Feats of skill: Eton’s trophy cups

On 26th and 27th June 2017, a unique event took place at Eton. For the first time over 400 of Eton’s silver trophy cups were gathered for inspection in one place. The resemblance to Aladdin’s cave was truly remarkable, with every table top in the Charteris Rooms covered in silver. I would like to thank all the house masters who (at a very busy time of year) willingly transported all their silver cups to the Charteris Rooms for inspection. The project has been driven by the fact that many of the cups bear the scars of having been presented to boys over the years, and the older cups (and hence the most prestigious) have become very frail.

Silver cup audit in the Charteris Rooms

Aladdin’s cave: the silver cups being audited in the Charteris Rooms at Eton

We had three aims: the first was to make an accurate record. Simon Dean has created a digital record containing information of location, a photograph of each cup, dimensions, weight, silver marks and a description of the condition. This is an ongoing process as the cups change hands from year to year.

The second aim was to start a rolling programme of restoration. David Cawte, silver expert with a lifetime of experience in mending silver, will take a selection of cups each year for restoration.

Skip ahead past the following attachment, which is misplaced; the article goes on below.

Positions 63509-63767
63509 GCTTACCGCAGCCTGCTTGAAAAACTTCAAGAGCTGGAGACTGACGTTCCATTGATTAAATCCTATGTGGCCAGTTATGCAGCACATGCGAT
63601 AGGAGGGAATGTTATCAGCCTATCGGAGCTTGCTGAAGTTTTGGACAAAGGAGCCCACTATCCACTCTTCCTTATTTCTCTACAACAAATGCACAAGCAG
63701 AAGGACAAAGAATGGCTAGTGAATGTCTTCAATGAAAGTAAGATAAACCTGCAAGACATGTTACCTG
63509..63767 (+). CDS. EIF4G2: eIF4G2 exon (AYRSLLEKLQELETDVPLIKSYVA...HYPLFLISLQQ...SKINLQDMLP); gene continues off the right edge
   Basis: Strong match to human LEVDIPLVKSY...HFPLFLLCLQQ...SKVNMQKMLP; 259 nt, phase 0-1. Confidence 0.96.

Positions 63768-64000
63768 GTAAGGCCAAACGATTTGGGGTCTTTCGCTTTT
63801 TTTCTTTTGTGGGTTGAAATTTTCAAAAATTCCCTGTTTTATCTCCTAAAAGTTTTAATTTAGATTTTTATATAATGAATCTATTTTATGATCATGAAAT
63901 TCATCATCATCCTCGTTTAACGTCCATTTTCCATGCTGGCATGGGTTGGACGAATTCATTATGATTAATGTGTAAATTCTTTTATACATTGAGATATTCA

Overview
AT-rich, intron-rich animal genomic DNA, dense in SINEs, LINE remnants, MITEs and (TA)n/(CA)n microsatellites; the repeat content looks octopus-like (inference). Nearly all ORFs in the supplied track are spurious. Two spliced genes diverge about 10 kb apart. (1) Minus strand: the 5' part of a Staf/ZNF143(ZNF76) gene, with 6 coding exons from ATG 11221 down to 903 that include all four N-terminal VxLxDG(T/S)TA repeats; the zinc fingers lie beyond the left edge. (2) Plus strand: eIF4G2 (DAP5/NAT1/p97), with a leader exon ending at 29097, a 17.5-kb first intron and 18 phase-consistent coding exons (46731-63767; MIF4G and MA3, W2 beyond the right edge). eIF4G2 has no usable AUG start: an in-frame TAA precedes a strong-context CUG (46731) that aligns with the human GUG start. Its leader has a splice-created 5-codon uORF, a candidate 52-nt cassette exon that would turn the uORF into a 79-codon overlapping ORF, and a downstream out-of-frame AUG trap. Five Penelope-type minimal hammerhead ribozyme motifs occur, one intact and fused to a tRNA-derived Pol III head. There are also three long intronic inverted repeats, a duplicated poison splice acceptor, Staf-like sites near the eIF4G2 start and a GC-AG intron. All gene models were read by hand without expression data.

The third aim was to begin collecting for the Eton College Archives the records of sporting events held on these trophies. The immense scale of the information contained on both the cups themselves and the inscribed bases will be collected for the archives over the years to come.

The earliest dates recorded on these cups are from the late 1850s and early 1860s. Given that sport at Eton existed well before this it is clear that they represent a change in the way sport at Eton was being run. To have trophy cups being presented for house sport it is necessary to have a house system in place and this developed at Eton in a piecemeal fashion over the course of the 19th century as the school steadily bought out the dames who ran boarding houses and replaced them with assistant masters.

The cups record intensely fought sporting battles between houses. As an example, the senior cricket trophy was first presented in 1860. In 1861 it was won by the Rev. W. B. Marriott’s House captained by R.A.H. Mitchell, who was to become one of the most significant names in the history of Eton cricket. In 1866 he returned to Eton as an assistant master and his coaching resulted in his house winning the senior cricket successively from 1881 to 1887. The 1,500m trophy is a large, elaborate wine cooler originally presented in 1856.  It records both great sporting achievement and great heroism. G.K. Dunning won the cup outright in 1913 by winning the race three times. Also recorded on the base is a note to the effect that H.E. Maudslay, who also won the cup outright in 1940, later took part in the famous 1943 raid on the Eder dam where he was sadly killed.

The base of the Aquatics cup, with decorative details of rushes and waterlily leaves

The base of the Aquatics cup, with decorative details of rushes and waterlily leaves